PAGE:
based on an original article by Diane Toroian Keaggy

An innovative course envisaged by Feng Sheng Hu, Dean of the Faculty of Arts and Sciences, provided prospects not only for the Faculty of Arts and Sciences but also for experts from various disciplines and across the country. It also welcomed students from all schools and all fields of study and brought even more points of view to the table. And over a thousand Washington University students attended.

After completing the three-week summer immersion course “The Pandemic: Science and Society”, biology student Priya Mathur from Washington University in St. Louis is better prepared for her future as a doctor.

“This class went beyond science and showed me how the virus affects and intersects all aspects of society,” said Mathur, a junior. “I now have the tools to have important conversations about the virus with those around me. My roommate and I have already discussed our rules for our apartment and ideas on how we can protect each other. “

Multiply those conversations by over 1,200. This is the number of students who have registered for the online course with two credit points. Nobody is more enthusiastic about the popularity of the course than the course designer Krista Milich, Assistant Professor of Biological Anthropology in Arts & Sciences and an expert on zoonotic diseases.

“I knew that every student who enrolled this semester would help create a safer community on campus.”

– Krista Milich

“I knew that every student enrolled this semester would help create a safer community on campus,” said Milich. “From the list of speakers to the assignments to the opportunity to discuss with one another, the course has been designed to give them practical information about the virus, show them the suffering of others in the community, and help them strategize to follow safety measures and taking care of their sanity while making connections with one another. I am encouraged that our students have not only learned these lessons, but also share them with others. The entire university benefits from their knowledge. “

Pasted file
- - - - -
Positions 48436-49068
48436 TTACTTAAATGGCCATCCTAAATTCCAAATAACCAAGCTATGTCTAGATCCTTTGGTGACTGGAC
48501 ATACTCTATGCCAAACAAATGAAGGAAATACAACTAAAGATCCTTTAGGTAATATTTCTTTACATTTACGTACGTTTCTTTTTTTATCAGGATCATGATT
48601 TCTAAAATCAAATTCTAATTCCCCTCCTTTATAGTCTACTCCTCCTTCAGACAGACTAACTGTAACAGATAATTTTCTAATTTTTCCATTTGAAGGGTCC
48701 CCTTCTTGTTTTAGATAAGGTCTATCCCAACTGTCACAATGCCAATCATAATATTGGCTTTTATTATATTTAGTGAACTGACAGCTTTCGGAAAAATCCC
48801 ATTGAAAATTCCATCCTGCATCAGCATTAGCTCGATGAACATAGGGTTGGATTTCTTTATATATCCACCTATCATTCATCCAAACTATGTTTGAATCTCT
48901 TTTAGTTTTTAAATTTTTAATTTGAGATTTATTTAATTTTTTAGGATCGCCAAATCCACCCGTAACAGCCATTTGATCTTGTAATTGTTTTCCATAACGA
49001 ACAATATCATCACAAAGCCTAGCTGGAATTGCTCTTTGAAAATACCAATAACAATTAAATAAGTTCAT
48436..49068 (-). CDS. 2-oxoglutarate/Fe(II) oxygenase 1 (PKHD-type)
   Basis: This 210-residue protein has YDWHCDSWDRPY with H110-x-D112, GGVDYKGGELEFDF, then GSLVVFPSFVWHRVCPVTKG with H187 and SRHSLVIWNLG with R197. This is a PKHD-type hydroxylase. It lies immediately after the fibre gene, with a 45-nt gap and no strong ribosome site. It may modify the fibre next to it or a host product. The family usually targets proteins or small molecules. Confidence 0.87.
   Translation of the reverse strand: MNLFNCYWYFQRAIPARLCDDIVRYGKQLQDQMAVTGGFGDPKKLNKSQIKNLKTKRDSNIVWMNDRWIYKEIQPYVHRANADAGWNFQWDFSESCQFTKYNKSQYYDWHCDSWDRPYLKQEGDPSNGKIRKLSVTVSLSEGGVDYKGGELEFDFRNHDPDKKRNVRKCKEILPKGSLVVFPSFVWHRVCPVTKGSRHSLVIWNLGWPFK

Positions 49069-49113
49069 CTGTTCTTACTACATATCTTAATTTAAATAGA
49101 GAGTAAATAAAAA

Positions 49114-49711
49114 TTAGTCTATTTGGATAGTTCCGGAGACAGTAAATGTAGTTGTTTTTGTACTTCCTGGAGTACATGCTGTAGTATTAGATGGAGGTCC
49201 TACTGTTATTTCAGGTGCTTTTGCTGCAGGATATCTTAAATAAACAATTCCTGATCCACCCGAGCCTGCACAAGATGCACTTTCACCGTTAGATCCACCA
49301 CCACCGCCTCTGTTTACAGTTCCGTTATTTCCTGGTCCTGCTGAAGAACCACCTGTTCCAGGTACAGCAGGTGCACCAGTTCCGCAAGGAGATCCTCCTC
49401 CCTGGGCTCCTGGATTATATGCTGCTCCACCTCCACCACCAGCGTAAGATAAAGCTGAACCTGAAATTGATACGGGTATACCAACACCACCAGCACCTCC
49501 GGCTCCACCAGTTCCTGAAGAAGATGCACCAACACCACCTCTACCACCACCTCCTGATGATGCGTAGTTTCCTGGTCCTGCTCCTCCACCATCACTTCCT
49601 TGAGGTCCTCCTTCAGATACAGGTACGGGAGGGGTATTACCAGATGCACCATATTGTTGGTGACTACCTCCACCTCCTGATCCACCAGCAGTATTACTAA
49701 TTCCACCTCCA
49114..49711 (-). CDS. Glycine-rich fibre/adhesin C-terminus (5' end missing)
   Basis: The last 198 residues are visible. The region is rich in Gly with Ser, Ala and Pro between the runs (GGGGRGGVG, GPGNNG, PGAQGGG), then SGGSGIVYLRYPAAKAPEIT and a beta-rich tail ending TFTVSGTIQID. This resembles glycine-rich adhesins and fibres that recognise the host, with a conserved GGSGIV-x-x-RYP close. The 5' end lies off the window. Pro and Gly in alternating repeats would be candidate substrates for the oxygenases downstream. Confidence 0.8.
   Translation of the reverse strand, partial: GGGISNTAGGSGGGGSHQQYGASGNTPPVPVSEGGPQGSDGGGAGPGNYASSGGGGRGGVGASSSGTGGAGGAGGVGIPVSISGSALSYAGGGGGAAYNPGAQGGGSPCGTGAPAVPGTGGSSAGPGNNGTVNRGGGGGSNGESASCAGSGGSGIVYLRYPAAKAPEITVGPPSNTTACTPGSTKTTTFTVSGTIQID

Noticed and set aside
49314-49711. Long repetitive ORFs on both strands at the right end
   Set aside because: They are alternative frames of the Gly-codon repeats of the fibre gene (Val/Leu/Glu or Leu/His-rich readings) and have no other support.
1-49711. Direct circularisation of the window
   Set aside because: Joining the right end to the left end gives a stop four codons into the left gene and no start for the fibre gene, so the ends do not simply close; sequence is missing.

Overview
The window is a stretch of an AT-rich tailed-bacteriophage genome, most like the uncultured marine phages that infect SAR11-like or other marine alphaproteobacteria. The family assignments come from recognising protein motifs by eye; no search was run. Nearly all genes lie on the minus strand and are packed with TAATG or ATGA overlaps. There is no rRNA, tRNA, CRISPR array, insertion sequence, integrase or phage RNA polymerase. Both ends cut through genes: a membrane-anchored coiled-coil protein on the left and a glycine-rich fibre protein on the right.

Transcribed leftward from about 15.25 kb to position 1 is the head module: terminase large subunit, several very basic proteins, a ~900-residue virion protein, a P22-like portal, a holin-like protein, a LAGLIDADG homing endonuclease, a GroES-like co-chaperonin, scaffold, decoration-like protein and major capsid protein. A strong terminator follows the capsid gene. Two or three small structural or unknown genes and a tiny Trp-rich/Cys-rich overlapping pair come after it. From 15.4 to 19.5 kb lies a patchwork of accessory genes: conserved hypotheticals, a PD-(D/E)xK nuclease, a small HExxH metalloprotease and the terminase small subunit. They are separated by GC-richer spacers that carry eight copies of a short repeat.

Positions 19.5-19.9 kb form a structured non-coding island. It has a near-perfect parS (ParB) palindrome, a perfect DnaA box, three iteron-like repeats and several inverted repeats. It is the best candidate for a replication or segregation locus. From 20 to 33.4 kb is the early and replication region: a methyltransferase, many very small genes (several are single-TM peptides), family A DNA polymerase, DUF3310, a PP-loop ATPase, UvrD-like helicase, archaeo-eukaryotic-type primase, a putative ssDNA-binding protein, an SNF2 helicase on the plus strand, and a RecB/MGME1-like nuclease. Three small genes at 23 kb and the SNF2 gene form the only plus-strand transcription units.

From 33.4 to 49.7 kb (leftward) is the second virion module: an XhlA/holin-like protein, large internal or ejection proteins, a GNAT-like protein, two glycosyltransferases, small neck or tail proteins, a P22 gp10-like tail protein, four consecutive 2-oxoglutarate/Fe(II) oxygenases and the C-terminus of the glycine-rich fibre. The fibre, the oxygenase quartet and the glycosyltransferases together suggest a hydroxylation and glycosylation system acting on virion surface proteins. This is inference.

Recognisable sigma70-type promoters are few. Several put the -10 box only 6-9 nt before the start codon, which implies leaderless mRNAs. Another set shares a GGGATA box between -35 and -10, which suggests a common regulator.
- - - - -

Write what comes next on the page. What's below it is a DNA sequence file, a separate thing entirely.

Among the speakers were David Wang | at the School of Medicine on the science of the virus; Shanti Parikh in Arts & Sciences on cultural perspectives and the scars associated with the virus; Heather Bennett at Sam Fox School on the effects of the pandemic on the arts; and Chancellor Andrew D. Martin on the impact of the virus on higher education. Others included Joshua Sharfstein of Johns Hopkins University for leadership and management; Jose-Luis Jimenez of the University of Colorado, Boulder, on aerosol transfer; and The Atlantic journalist Ed Yong on science communication. All lectures can be viewed on the course website.

The class was free for all full-time students and ran from August 17th to September 4th. Students attended daily lectures, participated in roundtables, completed quizzes, and created four means of communication – a video, an infographic, a letter to the editor, or the artwork – about the virus. The students shared their work on social media platforms using the hashtag #COVIDcourse.

“This course really highlights the heart of Arts & Sciences – comprehensive, interdisciplinary exploration of issues that affect our lives and our society,” said Hu. “The content, guest speakers and breadth of the course are exceptional and the student feedback has been great. I am proud that Krista, leading experts from WashU and other institutions, and our A&S community have come together to make this course a success. I think this will affect our school and campus in a myriad of ways. “

Jalen Bogard, a freshman at Olin Business School, said the class opened his eyes to new disciplines. For his communication assignment, he wrote a collection of poems entitled “The Voices of the Despised”.

“To me, the gift of this class was all of the new perspectives I hadn’t thought about before – how the virus affects Latinx immigrants, LGBT + people, and people with disabilities,” Bogard said. “I got interested in women’s and gender studies, African American studies, and even law. It brings interests to the surface that I didn’t know I had. “

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